An image from a Community Education Council presentation on the coming school.


An image from a Community Education Council presentation on the coming school.

A seven-year struggle to build a middle school in Greenwich Village is nearing its end, but two key questions remain that could affect not just the students of the new facility but all families that face the confusing, maddening system that is middle-school enrollment in New York City.

One is whether the NYC Department of Education will listen to parents’ ideas on how to streamline that process. The other is whether parents will agree on an answer.

After years of hard work driven by a grassroots group of parents and community activists who formed the 75 Morton Community Alliance to advocate for it, 75 Morton Street school is scheduled to open its doors in the fall of 2017.

Parents and advocates know the new school – after a $98 million renovation project – will have a state-of-the art gymnasium; rooms dedicated to music, art and science, floor to ceiling windows in the cafeteria and a healthcare center for the students on site. They know the site will also share space with a school for 100 children with special education needs.

But big unknowns remain. For example, no one knows how many seats will be in the new school – numbers from 600 to 900 have been mentioned – and no one knows yet who the new principal will be.

More important, there has been no decision on whether the school will be a zoned middle school—drawing from a nearby geographic district—or whether it will be a choice school, where children will be admitted based on interviews, or a test, or a portfolio of work and recommendations or some combination of those.

A headache for parents and kids

For any parent who has navigated a child through the blood sport of middle-school admissions, the lack of transparency and cohesion in the process is enough to send the most placid parent banging on the doors of the DOE for relief.

The problem is exacerbated in Manhattan’s District 2, which runs from Battery Park City at the southern tip of Manhattan and up the West Side to just south of West 59th Street, and then over to the Upper East Side up to East 96th Street. The district includes some of the wealthiest neighborhoods in Manhattan—including Tribeca, Greenwich Village, Chelsea, Flatiron, and the Upper East Side—as well as significant tracts of poverty. The district also includes Chinatown and Midtown, but does not include the Lower East Side.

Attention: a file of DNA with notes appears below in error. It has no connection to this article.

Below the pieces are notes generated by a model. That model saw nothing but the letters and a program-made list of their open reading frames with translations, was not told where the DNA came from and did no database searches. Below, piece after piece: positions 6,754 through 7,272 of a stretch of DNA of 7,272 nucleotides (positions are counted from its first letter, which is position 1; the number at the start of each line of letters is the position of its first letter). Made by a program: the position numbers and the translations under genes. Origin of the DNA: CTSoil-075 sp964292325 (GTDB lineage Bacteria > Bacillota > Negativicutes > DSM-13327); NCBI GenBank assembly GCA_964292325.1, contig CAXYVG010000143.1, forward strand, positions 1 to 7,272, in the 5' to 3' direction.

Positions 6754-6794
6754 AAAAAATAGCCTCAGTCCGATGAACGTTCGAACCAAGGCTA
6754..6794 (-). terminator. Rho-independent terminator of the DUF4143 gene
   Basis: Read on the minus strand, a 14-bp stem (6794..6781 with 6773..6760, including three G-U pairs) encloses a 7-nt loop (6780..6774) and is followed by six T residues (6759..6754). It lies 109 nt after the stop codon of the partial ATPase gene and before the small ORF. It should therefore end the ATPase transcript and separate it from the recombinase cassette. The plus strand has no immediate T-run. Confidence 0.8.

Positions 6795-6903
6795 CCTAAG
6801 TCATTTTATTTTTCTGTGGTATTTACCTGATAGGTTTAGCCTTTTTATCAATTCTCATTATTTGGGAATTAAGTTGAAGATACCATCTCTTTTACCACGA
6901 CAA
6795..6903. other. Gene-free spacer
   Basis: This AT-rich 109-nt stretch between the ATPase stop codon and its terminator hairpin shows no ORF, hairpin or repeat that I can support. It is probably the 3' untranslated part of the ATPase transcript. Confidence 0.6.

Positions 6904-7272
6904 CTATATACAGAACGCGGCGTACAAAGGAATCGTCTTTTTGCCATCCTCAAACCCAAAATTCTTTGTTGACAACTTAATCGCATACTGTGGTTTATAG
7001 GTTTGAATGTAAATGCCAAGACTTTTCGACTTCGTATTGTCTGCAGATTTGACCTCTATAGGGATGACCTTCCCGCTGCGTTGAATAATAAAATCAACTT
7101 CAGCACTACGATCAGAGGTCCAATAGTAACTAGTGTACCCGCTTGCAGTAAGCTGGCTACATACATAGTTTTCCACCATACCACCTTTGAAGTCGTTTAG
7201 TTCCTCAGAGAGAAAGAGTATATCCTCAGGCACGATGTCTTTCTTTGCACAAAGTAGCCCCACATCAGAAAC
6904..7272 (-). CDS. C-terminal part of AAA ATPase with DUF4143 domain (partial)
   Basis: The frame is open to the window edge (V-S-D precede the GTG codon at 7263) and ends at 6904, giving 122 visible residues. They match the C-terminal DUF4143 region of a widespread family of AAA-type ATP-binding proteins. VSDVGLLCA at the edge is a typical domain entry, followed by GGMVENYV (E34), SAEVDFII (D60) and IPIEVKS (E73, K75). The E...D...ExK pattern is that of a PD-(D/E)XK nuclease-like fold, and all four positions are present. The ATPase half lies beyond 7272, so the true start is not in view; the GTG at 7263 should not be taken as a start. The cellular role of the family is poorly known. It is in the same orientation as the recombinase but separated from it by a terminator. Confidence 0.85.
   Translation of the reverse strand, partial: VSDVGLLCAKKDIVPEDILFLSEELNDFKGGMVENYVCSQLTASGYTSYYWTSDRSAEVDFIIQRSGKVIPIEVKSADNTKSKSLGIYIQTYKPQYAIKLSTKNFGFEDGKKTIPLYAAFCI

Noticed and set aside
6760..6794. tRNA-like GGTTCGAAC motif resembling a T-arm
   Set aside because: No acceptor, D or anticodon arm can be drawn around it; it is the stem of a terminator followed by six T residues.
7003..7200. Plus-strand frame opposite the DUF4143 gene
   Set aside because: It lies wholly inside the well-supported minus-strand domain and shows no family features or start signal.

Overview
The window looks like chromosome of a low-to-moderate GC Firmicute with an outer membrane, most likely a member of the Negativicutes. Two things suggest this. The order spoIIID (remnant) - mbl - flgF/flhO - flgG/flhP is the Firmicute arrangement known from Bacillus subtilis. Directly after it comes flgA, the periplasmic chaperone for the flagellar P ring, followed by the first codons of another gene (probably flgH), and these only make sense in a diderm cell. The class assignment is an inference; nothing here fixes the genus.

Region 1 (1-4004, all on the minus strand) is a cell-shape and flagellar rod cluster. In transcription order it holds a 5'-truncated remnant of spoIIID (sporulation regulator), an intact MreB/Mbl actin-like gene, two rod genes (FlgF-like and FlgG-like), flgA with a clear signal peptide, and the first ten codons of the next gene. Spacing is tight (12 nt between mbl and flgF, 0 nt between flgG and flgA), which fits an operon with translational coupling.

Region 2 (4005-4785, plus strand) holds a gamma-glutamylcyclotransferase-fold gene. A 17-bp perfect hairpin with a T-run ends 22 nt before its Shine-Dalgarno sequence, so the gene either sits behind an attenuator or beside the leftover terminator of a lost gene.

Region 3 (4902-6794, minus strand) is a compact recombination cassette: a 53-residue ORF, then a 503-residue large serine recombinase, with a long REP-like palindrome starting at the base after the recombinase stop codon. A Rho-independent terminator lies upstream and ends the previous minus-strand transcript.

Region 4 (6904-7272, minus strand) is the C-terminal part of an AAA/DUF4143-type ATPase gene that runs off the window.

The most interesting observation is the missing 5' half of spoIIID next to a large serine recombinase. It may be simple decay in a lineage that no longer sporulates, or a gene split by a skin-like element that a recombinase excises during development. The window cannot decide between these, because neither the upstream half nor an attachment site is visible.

According to Community Board 2, there are 36 elementary schools in the district, with roughly 2,400 fifth graders needing a middle school seat – according to data supplied by CB2 and the Community Education Council for District 2. Right now, according to the CEC, the district has five zoned middle schools, for which admissions are based on the child’s home address, and 16 other middle schools that operate a selective admissions process.

For years, across the city, parents have complained bitterly over the middle-school admissions process, which they liken in stress and complexity to the college application process. Not only do fifth graders have to rank their choices of middle schools, the schools get to see the ranking and often reject middle-school applicants based on how the children have ranked the school.

The whole approach is nuts, says Matthew Horovitz, a father of twins in fourth grade at PS 41 in District 2, and chair of the District 2 Community Education Council’s 75 Morton Street School Committee. “Jobs and colleges don’t get to see” how applicants rank them, he says. “The pitting of nine- and 10-year-olds against each other like they are getting into Harvard or Yale is a societal wrong turn.”

When to talk?

The DOE has said it would start to discuss the admissions process for the school in the spring of 2016, and that a new principal would be named sometime before the fall of 2017.

Shino Tanikawa, president of the District 2 Community Education Council (CEC) and the parent of an eighth grader in public school, has been in ongoing meetings and phone calls with DOE officials about the school’s opening. Tanikawa says the focus now should be on an early selection of the principal – at least a year, she believes, before the school’s slated opening of fall 2017 – public engagement and discussing what sort of theme the school should embrace.

“Right now, to me, really, the most important issues are first and foremost to get the District 2 community, parents and educators together to start talking about what kind of school we envision for the building?” says Tanikawa. “Is it going to have a theme, is it going to have creative programming or science and techie – or a more general liberal arts school?”